Last week I simply forgot Cultural Monday, but this week here it is.
Resistance and culture. Revolution and culture. Nowhere does any of this come together in a closer relationship than amongst the Zapatistas. Read their communiques and you don't find the old staid left wing tracts we are all so used to. Instead, you find stories and myths and gods and corn and the past and the present and the future all rolled into one. Fascinating stuff really and a new way to communicate and to build and to organize and to counter Global Capital and Empire.
No one makes better use of myths and symbols then the EZLN and the Zapatista movement. No one has caught the attention of the world with the fewest gun battles then the EZLN and the Zapatista. No one has threatened the State without even striking to seize the State than the Zapatistas.
We have much to learn from them.
In that spirit, I am not going to harrangue you with my own Marxist verbage on what is going on down there in southern Mexico and, for that matter, all around the world.
Today I will simply give you and example of another way to do that that I found at "Letters from Subcomandante Marcos."
The real, but myth-like Subcomandante Marcos writes of, "a story as it was told to me by old Antonio, the father of the Antonio that appears in "Chiapas: The Southeast in Two Winds, a Storm and a Prophecy"'
Old Antonio is a character often referred to by Marcos in his "communiques and stories." Is he real? Does it matter? Anyway who is to say. Writes Kasim Tirmizey at Left Turn:
In these stories, Old Antonio smokes cigarettes and tells Marcos tales of the Mayan gods, who love to dance and walk while asking questions. Through these stories we can understand some of the philosophies of the Zapatistas.
Enjoy, think and understand...
"The streams, when they descend, have no way of returning to the mountains except beneath the ground."
"In the time before the world came into being, the gods came together and decided to create the world and to create men and women. They thought to make the first people very beautiful and very strong. So they made the first people of gold, and the gods were very content because these people were strong and shining. Then the gods realized that the golden people never moved; they never walked or worked because they were so heavy. So the gods came together again in order to figure out a way to resolve this problem. They decided to make another group of people and they decided to make this group of people of wood. The wooden people worked and walked and the gods were again content. Then the gods realized that the golden people were forcing the wooden people to work for them and carry things for them. The gods realized that they had made a mistake, and in order to remedy the mistake, they decided to make some people of corn, a good people, a true people. Then the gods went to sleep and they left the corn people to find a solution to the problem. The corn people spoke the true tongue, and they went to the mountains in order to find a path for all the peoples. . . " Old Antonio told me that the golden people were the rich, the whites, and the wooden people were the poor, the ones who forever work for the rich. They are both waiting for the arrival of the corn people. The rich fear their arrival and the poor hope for it. I asked old Antonio what color was the skin of the corn people, and he showed me several types of corn with different colors. He told me that they were of every sort of skin color, but that nobody knew exactly, because the corn people don't have faces.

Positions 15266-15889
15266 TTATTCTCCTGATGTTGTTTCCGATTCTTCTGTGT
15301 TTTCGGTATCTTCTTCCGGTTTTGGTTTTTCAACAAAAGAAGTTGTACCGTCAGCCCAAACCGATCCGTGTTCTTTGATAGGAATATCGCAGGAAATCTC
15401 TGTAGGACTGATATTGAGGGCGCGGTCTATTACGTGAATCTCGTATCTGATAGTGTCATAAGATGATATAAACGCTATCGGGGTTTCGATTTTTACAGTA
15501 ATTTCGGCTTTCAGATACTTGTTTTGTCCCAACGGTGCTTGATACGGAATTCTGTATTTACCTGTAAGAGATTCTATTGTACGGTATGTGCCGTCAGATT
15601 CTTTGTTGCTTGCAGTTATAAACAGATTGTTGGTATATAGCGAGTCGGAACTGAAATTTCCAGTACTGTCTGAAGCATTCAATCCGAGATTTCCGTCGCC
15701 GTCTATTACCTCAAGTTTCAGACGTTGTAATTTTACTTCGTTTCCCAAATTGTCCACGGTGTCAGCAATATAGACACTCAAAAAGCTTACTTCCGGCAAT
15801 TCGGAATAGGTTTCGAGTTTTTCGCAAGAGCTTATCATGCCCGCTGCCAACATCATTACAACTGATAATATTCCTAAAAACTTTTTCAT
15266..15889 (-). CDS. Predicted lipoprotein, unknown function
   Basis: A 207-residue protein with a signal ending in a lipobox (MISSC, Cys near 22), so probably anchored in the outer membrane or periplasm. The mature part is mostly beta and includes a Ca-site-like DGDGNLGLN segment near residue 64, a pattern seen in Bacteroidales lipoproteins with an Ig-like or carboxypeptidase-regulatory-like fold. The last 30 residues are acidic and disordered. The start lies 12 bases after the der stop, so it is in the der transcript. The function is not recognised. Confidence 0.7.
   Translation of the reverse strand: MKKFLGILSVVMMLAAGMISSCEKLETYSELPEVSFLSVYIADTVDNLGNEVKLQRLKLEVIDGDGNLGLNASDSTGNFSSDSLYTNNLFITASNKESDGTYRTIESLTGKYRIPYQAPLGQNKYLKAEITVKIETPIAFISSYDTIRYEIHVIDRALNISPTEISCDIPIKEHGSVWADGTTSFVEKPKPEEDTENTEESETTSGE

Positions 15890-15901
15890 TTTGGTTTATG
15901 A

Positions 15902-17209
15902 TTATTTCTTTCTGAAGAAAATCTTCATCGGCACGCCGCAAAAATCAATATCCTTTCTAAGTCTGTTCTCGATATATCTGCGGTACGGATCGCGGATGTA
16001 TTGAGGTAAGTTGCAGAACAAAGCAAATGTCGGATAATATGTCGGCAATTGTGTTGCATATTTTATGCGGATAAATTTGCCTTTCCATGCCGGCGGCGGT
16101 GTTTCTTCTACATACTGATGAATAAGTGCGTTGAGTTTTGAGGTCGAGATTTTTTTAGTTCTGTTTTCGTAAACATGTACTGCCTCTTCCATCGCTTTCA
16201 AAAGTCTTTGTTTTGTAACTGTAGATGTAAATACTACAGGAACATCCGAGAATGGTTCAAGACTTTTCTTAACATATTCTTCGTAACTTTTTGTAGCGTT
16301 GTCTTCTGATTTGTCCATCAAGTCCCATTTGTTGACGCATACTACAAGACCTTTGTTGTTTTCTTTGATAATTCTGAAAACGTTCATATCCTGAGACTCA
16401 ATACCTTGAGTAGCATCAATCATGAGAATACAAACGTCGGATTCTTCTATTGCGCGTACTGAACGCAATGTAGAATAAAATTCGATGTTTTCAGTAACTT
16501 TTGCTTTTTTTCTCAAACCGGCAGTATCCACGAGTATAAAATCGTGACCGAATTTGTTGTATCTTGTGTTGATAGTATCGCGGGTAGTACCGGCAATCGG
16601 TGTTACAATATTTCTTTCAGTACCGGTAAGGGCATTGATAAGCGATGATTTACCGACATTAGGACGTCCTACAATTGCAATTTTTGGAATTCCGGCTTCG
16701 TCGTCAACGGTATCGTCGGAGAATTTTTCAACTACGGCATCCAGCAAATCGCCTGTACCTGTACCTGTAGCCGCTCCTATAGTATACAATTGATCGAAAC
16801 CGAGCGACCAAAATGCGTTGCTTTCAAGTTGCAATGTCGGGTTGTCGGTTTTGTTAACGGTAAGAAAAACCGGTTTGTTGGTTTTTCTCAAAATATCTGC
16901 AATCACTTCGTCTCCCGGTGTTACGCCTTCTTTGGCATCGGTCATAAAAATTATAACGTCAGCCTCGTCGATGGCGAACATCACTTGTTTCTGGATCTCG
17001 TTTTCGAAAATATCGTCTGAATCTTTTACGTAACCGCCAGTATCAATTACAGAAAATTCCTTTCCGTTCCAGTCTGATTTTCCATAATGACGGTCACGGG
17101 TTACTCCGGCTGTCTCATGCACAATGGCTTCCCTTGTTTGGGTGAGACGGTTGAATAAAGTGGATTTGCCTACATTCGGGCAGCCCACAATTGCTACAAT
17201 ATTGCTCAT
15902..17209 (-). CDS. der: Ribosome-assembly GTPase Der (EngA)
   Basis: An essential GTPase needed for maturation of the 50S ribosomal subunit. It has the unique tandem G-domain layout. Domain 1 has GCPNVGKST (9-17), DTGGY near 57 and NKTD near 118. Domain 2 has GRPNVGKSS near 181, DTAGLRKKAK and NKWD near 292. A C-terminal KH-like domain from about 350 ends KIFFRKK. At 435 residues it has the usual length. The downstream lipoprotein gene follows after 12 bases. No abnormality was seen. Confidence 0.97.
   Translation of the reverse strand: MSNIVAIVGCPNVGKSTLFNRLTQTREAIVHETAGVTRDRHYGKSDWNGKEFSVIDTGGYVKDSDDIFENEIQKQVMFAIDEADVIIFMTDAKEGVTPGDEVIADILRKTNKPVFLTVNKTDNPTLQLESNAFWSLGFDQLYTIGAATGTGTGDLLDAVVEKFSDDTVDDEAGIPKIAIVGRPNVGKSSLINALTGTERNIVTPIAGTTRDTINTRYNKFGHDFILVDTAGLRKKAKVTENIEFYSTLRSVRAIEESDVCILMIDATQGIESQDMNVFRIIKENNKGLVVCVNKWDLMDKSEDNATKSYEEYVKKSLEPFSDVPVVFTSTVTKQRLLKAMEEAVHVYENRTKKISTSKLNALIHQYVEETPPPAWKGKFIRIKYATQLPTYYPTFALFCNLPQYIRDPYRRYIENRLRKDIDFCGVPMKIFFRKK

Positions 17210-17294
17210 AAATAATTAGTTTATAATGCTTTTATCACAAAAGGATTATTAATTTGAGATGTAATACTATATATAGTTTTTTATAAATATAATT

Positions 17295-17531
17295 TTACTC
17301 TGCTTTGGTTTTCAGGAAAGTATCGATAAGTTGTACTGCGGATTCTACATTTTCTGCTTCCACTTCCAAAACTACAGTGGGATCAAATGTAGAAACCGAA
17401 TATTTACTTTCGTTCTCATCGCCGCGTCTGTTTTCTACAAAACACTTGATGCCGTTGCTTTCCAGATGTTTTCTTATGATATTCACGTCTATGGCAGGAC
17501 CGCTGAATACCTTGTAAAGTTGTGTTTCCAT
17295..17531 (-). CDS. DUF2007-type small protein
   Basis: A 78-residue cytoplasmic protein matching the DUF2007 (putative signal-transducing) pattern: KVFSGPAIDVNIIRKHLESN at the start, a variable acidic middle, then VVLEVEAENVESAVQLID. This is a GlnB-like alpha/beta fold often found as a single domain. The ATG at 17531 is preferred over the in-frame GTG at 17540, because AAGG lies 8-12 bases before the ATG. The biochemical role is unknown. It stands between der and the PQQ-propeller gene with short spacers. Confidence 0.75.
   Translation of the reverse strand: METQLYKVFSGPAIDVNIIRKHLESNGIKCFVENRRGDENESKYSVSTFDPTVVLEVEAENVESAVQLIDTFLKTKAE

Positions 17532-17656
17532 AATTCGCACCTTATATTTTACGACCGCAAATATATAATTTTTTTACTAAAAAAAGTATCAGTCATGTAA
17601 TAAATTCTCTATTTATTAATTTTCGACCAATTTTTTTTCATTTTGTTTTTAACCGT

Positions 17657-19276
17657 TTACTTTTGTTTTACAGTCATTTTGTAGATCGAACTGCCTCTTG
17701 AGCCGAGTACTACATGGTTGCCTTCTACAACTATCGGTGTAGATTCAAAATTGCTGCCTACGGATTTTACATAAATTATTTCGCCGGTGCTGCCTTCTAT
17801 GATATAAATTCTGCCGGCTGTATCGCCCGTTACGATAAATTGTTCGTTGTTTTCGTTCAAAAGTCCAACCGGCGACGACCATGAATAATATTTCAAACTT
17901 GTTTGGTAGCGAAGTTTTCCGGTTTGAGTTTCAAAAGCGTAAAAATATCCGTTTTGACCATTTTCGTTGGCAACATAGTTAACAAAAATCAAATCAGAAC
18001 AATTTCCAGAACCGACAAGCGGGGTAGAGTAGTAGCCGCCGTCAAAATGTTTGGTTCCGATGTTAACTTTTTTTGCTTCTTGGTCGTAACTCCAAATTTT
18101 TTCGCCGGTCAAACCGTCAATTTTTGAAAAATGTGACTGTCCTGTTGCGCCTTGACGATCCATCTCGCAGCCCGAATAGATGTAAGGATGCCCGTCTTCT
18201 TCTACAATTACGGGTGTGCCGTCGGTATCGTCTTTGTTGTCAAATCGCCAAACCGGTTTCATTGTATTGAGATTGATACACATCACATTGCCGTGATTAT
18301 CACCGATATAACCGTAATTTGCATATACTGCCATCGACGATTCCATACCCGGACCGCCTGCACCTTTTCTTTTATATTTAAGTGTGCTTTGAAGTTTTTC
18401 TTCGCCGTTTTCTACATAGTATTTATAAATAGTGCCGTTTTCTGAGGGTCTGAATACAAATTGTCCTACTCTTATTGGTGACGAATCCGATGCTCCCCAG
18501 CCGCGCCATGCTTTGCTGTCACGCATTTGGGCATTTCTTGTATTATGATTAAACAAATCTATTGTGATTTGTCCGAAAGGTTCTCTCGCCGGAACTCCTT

Old Antonio has died. I met him ten years ago in a community deep in the jungle. He smoked like nobody else I knew, and when he was out of cigarettes he would ask me for some tobacco and would make more cigarettes. He viewed my pipe with curiosity, but the one time I tried to loan it to him he showed me the cigarette in his hand, telling me without words that he preferred his own method of smoking.
Two years ago, in 1992, I was travelling through the communities attending meetings to decide whether or not we should go to war, and eventually I arrived at the village were old Antonio lived. While the community was discussing whether or not to go to war, old Antonio took me by the arm and led me to the river, about 100 meters from the center of the village. It was May and the river was green. Old Antonio sat on a tree trunk and didn't say anything. After a little while he spoke, "Do you see? Everything is clear and calm. It appears that nothing will happen. . . " "Hmmm," I answered, knowing that he wasn't asking me to answer yes or no. Then he pointed out to me the top of the nearest mountain. The clouds laid gray upon the summit, and the lightning was illuminating the diffuse blue of the hills. It was a powerful storm, but it seemed so far away and inoffensive that old Antonio made a cigarette and looked uselessly around for a lighter that he knew he didn't have. I offered my lighter. "When everything is calm here below, there is a storm in the mountains, " he said after inhaling. "The mountain streams run strongly and flow toward the riverbed. During the rainy season this river becomes fierce, like a whip, like an earthquake. Its power doesn't come from the rain that falls on its banks, but from the mountain streams that flow down to feed it. By destroying everything in its path, the river reconstructs the land. Its waters will become corn, beans and bread on our tables here in the jungle. Our struggle is the same. It was born in the mountains, but its effects won't be seen until it arrives here below." He responded to my question about whether he believed the time had come for war by saying, "Now is the time for the river to change color. . . " Old Antonio quieted and supported himself on my shoulder. We returned to the village slowly. He said to me, "You are the mountain streams and we are the river. You must descend now." The silence continued and we arrived to his shack as it was growing dark. The younger Antonio returned with the official result of the meeting, an announcement that read, more or less, "We, the men, women and children of this village met in the community's school in order to see if we believed in our hearts that it time to go to war for our freedom. We divided ourselves into three groups, one of men, one of women, and one of children to discuss the matter. Later, we came together again and it was seen that the majority believed that it was time to go to war because Mexico is being sold to foreigners and the people are always hungry. Twelve men, twenty-three women and eight children were in favor of beginning the war and have signed this announcement." I left the village in the early morning hours. Old Antonio wasn't around; he had already gone to the river. Two months ago I saw old Antonio again. He didn't say anything when he saw me and I sat by his side and began to shuck corn with him. "The river rose," he said to me after a bit. "Yes," I answered. I explained to the younger Antonio what was happening with the consultations and I gave him the documents that outlined our demands and the government's response. We spoke of what had happened in Ocosingo during the offensive and once again I left the village in the early morning hours. Old Antonio was waiting for me at a turn in the road. I stopped alongside him and lowered my backpack to look for some tobacco to offer him. "Not now," he said to me as he pushed away the bag of tobacco that I was offering him. He put his arm around me and led me to the foot of a tree. "Do you remember what I told you about the mountain streams and the river?" he asked me. "Yes," I responded whispering as he had when he had asked me the question. "There is something I didn't tell you," he added looking at his bare feet. I answered with silence. "The streams. . . " he was stopped by a cough that wracks his entire body. He took a breath and continued, "The streams, when they descend. . . " Once again he was stopped by a cough and I went for a medic. Old Antonio turned down the help of the compasero with the red cross. The medic looked at me and I made a sign that he should leave. Old Antonio waited until the medic left and then, in the penumbra of the dawn, he continued, "The streams, when they descend, have no way of returning to the mountains except beneath the ground." He embraced me rapidly and left. I stayed there watching as he walked away, and as he disappeared in the distance, I lit my pipe and picked up my backpack. As I mounted my horse I thought about what had just occurred. I don't know why, it was very dark, but it seemed that old Antonio was crying. I just received a letter from the younger Antonio with his village's response to the government's proposals. He also wrote me that old Antonio became very ill and that he had died that night. He didn't want anyone to tell me that he was dying. The younger Antonio wrote me that when they insisted that I be told, old Antonio said, "No, I have already told him what I had to tell him. Leave him alone, he has much work to do."